The Mystery of the Missing $100 billion

Now you see it, now you don?t.

That was the question observers of international monetary flows were asking after last week?s data release from the Federal Reserve. These showed that some $104.5 billion in Treasury securities held in custody accounts were withdrawn.

It doesn?t mean that these bonds were sold. You certainly would have noticed this in the Treasury market, where a liquidation of this size could have moved prices down and yields up as much as 20 basis points. In fact prices went up and yields down during the week in question.

They were simply transferred from one custodian to another. Why this matters in an age when securities are only issued in electronic, not physical form, is beyond my pay grade.

Of course, all fingers pointed to Russia, who was thought to have made the move to avoid coming economic sanctions in the wake of their annexation of Crimea. The sanctions did come, but were primarily imposed on the oligarchs, not on governmental institutions, as a way of singling out Vladimir Putin?s political and financial backers.

Do the oligarchs own this much US government paper? Probably.

The Russians have valid concerns. The United States has seized more sovereign assets than any other country in history.

It did so against Japan and Italy, and Germany twice during WWI and WWII. Few know this, but the Bayer Company of aspirin fame in the US, is separate from Bayer in Germany, the former seized by the US and sold off as an alien asset during the Second World War. Today, the US is sitting on $100 billion worth of Iranian assets.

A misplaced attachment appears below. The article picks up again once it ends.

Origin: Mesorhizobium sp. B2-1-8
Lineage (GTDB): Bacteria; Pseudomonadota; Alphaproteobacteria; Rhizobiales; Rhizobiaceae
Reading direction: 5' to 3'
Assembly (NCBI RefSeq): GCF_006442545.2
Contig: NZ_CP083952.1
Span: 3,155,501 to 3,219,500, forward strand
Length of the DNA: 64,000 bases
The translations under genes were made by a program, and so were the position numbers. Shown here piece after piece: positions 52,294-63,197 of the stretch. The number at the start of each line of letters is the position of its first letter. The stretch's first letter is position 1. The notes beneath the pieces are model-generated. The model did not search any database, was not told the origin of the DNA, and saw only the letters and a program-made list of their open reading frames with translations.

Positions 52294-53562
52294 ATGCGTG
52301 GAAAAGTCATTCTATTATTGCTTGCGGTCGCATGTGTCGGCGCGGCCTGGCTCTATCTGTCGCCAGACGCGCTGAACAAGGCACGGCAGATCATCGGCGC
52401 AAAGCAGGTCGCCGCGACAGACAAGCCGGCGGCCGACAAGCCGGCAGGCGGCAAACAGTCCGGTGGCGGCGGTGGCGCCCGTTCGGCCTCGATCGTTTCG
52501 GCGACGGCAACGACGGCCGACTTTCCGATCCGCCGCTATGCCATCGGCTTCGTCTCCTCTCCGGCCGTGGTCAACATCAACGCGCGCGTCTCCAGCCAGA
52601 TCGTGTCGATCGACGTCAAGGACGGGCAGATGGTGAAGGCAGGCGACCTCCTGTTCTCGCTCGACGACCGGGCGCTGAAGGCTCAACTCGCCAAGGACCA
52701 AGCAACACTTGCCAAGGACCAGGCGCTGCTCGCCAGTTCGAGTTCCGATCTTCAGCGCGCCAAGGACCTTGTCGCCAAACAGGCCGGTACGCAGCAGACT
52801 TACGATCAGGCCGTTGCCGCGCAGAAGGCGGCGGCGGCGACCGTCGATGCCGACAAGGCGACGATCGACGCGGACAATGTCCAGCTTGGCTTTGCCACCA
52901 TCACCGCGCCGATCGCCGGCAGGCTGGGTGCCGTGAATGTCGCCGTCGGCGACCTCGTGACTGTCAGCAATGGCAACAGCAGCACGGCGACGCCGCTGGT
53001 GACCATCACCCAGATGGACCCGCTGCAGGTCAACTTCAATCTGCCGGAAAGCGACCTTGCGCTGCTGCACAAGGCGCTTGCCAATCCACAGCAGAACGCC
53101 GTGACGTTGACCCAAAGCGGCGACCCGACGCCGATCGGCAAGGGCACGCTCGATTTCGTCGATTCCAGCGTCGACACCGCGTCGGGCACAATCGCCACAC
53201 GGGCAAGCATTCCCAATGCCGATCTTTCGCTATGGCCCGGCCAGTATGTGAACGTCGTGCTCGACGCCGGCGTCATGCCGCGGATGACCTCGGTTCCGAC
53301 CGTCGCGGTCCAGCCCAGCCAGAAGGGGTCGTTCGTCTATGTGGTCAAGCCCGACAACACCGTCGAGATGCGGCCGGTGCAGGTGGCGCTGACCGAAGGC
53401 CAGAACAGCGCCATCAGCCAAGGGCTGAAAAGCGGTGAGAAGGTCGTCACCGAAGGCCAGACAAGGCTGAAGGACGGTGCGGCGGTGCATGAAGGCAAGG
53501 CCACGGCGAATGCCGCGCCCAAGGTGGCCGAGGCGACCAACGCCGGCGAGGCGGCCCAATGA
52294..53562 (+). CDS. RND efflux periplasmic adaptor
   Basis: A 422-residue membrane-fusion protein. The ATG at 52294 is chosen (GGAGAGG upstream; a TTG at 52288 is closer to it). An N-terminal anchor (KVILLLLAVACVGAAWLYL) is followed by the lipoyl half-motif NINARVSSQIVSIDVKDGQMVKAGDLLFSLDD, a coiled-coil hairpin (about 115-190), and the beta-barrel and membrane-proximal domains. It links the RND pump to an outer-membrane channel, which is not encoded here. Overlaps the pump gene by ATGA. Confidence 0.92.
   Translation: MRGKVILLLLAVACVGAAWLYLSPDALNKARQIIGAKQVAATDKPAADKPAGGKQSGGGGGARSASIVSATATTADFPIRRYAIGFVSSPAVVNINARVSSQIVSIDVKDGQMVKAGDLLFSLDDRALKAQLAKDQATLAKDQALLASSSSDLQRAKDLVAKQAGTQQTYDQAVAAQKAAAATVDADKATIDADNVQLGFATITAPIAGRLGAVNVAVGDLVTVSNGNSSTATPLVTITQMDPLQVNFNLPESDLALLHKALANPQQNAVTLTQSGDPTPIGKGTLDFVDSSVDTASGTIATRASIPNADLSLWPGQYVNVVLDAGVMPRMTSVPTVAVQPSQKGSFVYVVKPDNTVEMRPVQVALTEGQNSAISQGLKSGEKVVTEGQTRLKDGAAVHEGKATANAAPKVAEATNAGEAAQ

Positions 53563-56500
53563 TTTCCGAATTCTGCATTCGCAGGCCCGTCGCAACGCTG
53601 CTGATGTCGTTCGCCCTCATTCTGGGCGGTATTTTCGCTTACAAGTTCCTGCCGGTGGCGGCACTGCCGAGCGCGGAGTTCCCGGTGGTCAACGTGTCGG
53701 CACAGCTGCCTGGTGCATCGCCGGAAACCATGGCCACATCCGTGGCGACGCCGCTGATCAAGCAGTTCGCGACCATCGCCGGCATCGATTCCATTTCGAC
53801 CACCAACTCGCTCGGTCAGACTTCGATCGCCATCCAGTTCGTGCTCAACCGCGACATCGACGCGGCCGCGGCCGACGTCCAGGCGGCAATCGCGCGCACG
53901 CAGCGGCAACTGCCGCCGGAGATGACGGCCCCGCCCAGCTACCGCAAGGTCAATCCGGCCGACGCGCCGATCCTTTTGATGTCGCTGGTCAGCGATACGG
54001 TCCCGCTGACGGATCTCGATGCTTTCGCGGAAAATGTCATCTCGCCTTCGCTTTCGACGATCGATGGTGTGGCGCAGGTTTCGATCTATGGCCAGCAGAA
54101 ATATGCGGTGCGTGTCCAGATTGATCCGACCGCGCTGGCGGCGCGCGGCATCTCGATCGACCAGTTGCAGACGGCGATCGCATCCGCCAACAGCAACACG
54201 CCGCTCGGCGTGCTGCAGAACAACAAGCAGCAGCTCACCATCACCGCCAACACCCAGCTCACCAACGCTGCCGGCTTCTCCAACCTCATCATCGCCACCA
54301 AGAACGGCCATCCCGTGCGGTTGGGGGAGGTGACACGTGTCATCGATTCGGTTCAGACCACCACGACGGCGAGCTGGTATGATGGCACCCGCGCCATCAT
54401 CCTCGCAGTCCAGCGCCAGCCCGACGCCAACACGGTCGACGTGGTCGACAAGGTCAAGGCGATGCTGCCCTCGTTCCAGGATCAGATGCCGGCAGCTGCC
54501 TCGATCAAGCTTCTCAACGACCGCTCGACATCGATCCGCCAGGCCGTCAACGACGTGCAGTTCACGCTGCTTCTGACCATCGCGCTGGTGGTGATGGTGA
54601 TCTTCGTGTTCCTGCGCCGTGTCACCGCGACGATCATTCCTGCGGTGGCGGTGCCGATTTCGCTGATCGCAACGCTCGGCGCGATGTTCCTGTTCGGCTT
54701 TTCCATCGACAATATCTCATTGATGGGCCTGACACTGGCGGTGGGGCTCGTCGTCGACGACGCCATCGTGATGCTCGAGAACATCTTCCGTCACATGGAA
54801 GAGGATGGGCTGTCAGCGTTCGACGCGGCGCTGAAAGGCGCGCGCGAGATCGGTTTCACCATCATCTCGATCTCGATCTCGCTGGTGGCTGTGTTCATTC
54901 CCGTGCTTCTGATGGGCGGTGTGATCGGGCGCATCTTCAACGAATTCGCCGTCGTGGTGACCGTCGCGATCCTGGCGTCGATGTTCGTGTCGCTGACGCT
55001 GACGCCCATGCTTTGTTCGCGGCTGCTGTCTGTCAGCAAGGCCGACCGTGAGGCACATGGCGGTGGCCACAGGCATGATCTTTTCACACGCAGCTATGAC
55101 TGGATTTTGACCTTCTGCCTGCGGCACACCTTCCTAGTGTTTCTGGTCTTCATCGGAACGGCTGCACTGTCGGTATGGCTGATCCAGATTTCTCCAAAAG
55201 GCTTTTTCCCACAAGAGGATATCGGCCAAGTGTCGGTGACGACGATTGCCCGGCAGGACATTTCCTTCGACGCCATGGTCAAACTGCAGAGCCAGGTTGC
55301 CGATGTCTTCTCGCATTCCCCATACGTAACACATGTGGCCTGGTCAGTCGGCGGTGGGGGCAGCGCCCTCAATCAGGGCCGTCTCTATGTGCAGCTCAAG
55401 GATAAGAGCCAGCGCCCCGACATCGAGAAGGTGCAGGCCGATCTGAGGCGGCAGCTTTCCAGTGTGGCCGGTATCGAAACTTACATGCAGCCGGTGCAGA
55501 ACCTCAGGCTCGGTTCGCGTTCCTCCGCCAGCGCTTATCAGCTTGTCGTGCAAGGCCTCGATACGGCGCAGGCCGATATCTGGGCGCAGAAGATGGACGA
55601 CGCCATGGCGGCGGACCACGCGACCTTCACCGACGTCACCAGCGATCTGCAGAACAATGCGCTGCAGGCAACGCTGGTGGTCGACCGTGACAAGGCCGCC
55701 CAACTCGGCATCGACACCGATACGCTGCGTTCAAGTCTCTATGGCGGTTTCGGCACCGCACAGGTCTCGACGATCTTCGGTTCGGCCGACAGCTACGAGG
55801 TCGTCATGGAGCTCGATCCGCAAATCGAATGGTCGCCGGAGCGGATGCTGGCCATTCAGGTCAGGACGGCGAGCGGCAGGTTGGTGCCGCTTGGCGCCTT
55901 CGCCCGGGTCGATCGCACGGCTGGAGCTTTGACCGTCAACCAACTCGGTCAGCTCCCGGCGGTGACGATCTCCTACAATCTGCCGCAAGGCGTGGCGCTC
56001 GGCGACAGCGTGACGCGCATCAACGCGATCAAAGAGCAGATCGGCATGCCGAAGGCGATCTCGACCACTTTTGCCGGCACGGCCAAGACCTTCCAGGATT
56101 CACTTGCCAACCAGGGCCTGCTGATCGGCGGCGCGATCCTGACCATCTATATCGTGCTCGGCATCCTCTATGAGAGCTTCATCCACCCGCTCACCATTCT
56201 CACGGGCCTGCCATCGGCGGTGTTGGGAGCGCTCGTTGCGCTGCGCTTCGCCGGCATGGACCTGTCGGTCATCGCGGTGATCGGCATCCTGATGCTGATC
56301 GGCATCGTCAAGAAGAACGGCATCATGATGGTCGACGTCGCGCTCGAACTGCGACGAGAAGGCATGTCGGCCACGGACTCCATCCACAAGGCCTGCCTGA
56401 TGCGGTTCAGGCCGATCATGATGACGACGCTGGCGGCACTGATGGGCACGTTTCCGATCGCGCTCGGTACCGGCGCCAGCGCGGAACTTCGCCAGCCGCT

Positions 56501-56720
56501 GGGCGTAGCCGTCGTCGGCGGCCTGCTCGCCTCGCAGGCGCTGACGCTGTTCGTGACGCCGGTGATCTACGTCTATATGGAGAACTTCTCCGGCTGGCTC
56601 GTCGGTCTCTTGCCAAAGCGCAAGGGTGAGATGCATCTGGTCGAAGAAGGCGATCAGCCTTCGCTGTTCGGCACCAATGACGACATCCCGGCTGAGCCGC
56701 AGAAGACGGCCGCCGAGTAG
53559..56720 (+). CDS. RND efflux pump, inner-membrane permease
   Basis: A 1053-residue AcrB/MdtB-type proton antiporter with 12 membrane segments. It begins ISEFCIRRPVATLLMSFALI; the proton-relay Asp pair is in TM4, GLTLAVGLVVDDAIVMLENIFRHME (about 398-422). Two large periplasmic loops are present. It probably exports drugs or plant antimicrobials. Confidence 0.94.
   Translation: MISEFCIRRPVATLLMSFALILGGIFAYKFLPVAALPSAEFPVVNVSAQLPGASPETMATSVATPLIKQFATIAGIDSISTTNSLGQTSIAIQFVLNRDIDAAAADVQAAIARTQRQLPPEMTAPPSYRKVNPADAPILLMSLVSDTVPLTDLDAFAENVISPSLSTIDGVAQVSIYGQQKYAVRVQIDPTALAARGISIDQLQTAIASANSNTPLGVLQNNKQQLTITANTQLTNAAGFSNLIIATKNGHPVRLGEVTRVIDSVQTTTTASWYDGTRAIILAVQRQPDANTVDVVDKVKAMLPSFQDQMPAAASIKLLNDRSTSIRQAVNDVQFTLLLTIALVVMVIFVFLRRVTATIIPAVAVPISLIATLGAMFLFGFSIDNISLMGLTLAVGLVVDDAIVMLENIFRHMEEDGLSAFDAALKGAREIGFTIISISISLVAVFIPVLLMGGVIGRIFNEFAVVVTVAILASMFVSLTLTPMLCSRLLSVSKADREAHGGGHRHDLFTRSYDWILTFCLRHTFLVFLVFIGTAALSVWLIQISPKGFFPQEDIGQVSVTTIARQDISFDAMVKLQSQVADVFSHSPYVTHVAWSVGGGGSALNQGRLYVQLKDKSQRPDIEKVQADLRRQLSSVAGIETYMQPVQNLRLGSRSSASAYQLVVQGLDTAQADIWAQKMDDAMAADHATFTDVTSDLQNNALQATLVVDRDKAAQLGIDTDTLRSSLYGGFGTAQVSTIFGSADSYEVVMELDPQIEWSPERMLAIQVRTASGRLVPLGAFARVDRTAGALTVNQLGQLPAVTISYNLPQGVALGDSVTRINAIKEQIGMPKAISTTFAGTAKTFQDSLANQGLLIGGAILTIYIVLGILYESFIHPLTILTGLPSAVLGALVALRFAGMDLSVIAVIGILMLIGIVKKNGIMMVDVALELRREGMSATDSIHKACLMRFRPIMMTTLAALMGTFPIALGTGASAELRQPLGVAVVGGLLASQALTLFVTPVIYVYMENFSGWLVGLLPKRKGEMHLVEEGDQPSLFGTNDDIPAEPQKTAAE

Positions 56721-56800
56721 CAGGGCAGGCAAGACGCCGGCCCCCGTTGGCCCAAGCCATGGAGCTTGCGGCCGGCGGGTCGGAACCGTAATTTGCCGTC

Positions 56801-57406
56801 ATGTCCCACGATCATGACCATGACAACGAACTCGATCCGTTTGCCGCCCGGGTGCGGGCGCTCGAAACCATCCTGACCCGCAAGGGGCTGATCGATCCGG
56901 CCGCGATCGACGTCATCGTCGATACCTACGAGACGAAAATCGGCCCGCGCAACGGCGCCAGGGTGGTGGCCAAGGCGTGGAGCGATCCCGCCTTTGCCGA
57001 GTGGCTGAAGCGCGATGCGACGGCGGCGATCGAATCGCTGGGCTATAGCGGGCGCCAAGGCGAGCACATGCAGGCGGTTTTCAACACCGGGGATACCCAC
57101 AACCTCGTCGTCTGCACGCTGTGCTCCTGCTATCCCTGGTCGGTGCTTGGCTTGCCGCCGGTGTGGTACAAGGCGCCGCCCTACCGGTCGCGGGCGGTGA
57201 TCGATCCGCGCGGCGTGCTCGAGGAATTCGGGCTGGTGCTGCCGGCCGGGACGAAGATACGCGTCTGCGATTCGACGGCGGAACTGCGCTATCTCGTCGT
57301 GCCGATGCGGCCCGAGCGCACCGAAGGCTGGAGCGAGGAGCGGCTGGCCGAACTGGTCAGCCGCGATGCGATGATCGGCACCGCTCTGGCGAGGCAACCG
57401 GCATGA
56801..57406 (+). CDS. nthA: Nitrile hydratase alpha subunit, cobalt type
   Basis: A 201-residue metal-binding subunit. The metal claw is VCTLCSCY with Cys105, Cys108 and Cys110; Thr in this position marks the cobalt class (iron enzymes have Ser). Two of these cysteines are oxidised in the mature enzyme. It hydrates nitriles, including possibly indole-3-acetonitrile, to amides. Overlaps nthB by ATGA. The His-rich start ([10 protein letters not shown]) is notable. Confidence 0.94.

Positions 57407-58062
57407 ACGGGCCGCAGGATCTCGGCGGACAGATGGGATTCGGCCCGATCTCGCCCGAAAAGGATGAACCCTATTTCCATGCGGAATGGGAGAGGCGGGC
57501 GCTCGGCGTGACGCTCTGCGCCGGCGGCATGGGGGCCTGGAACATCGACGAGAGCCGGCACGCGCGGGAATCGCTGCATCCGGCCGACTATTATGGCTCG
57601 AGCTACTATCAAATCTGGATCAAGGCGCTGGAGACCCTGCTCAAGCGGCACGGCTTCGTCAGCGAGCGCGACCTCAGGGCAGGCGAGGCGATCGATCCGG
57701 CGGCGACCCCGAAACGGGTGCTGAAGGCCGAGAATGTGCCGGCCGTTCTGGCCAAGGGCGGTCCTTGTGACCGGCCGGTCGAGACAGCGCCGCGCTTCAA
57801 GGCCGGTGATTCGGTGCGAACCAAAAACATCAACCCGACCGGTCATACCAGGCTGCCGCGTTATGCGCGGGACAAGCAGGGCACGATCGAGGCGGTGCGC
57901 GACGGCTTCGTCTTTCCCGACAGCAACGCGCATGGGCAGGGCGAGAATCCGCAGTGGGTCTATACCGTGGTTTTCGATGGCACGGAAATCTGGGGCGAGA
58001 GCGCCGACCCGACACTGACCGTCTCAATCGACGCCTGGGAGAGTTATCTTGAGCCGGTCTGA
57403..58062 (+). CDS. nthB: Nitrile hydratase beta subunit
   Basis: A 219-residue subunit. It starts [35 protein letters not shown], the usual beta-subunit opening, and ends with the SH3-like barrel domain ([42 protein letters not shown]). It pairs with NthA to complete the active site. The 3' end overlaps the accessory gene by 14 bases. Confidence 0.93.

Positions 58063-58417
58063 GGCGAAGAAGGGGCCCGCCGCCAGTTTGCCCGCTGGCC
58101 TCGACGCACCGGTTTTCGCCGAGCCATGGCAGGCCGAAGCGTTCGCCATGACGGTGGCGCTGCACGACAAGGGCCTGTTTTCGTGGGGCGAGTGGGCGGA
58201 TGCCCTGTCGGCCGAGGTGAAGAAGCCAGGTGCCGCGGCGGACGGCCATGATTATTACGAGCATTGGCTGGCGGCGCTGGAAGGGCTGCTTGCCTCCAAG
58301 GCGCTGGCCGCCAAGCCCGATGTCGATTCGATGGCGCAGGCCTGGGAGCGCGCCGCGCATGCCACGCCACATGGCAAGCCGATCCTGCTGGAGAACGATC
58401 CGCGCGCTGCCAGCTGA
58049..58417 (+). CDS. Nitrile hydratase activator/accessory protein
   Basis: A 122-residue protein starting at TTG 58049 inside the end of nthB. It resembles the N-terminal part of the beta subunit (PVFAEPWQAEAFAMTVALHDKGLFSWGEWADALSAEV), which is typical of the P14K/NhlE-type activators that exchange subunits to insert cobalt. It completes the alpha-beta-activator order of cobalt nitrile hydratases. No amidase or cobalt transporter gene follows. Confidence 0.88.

In the global scheme of things, this is not that big of a deal. Russia ranks only 11th among foreign holders of Treasury debt, with $139 billion, far behind China ($1.26 trillion) and Japan ($1.18 trillion). The great irony in these numbers is that they show that if the US wants to protect anyone from a Chinese attack, they have to borrow money from China to do it.

This could be part of a broader trend of cash rich countries withdrawing their savings from the US. Much was made of this when Germany asked for the return of the bulk of its gold bullion holdings held by the Federal Reserve Bank of New York at 33 Liberty Street, NY, NY last year (former Treasury Secretary Tim Geithner?s old hang out).

I?ve been in that vault. There, behind steel bars, are dozens of pallets piled high with 100 ounce gold bars, each labeled with the country of ownership. When gold reserves are transferred from country to country, they are simply carried (with white gloves to avoid friction) from one pallet to the next.

This has been the fuel for endless conspiracy theories on the internet, which over the years anticipated a dollar crash, a default of the US government, a takeover by the Trilateral Commission, or a complete collapse of the global financial system.

The reality is a little more mundane. The Fed took deposit of European gold reserves after WWII in case The Russian Army overran Western Europe. In the end, they didn?t. We had nukes, and they had none.

However, given the machinations of Putin in Crimea in recent weeks, the Germans might think about sending their gold bullion back to the New York Fed, post haste.

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